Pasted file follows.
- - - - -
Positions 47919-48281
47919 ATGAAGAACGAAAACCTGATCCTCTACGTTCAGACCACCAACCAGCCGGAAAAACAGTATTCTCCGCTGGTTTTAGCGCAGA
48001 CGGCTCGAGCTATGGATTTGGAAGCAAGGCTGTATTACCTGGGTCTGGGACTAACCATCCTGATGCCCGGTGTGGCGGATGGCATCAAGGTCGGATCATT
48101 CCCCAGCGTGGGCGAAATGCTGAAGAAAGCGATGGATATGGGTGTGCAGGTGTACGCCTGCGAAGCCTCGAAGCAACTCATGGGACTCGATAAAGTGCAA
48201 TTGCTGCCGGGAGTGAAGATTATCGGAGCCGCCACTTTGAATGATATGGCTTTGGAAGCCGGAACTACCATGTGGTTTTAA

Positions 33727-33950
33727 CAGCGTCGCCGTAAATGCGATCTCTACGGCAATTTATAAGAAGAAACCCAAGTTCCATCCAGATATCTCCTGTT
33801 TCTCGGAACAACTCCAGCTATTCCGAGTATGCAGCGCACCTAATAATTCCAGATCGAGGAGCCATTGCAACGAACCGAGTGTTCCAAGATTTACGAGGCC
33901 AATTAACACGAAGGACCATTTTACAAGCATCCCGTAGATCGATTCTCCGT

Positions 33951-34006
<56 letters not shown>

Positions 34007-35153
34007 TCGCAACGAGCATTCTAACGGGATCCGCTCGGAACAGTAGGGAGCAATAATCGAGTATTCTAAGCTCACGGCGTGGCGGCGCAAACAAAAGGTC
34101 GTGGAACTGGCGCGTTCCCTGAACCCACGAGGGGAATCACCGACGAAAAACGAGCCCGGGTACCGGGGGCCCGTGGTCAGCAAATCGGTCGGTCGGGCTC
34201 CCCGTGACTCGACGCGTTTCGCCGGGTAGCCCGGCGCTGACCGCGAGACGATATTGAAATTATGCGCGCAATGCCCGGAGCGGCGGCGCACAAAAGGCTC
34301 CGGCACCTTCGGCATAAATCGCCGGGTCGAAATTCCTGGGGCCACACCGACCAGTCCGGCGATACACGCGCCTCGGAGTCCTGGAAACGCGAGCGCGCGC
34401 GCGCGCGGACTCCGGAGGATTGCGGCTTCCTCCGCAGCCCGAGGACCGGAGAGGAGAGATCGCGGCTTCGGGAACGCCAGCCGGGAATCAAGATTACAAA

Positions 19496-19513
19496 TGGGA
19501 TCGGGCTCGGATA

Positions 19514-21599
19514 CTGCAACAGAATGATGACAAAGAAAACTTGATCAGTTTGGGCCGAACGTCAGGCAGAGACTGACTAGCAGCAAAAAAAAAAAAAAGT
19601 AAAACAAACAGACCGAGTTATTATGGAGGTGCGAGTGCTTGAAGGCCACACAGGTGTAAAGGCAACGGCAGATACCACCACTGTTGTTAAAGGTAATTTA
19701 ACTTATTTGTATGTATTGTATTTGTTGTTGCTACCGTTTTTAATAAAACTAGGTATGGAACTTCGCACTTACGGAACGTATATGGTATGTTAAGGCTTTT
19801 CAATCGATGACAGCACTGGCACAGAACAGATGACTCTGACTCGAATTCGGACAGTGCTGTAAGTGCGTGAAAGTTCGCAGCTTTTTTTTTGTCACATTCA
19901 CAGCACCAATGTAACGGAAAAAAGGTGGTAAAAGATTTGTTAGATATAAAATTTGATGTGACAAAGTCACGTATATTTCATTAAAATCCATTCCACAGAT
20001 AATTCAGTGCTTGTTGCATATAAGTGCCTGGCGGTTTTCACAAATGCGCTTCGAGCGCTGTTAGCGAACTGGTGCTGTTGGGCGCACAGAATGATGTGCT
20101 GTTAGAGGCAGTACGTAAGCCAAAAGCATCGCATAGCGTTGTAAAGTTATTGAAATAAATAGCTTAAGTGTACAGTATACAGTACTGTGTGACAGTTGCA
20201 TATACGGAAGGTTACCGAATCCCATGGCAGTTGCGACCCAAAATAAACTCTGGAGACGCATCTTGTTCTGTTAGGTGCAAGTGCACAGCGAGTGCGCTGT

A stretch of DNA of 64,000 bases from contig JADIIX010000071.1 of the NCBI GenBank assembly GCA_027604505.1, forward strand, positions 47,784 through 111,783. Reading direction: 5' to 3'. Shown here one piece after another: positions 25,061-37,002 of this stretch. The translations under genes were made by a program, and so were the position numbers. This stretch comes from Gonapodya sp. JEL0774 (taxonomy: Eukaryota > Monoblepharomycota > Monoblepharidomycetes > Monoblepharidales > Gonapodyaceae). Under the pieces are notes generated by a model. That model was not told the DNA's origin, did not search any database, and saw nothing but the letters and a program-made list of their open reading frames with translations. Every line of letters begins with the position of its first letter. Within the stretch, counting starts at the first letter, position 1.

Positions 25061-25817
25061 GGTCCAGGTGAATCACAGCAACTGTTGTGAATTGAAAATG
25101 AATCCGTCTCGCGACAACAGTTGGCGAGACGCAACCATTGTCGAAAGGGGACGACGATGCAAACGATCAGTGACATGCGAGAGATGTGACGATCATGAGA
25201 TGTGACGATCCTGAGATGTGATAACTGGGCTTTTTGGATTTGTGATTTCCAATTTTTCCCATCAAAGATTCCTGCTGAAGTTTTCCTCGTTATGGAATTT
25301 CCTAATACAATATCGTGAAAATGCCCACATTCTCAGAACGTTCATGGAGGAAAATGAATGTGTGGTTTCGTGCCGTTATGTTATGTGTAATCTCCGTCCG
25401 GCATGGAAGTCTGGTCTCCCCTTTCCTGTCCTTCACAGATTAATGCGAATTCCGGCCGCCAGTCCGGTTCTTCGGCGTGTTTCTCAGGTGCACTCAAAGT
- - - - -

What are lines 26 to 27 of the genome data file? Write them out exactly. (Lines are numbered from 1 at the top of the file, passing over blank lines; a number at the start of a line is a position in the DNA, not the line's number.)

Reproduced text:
19901 CAGCACCAATGTAACGGAAAAAAGGTGGTAAAAGATTTGTTAGATATAAAATTTGATGTGACAAAGTCACGTATATTTCATTAAAATCCATTCCACAGAT
20001 AATTCAGTGCTTGTTGCATATAAGTGCCTGGCGGTTTTCACAAATGCGCTTCGAGCGCTGTTAGCGAACTGGTGCTGTTGGGCGCACAGAATGATGTGCT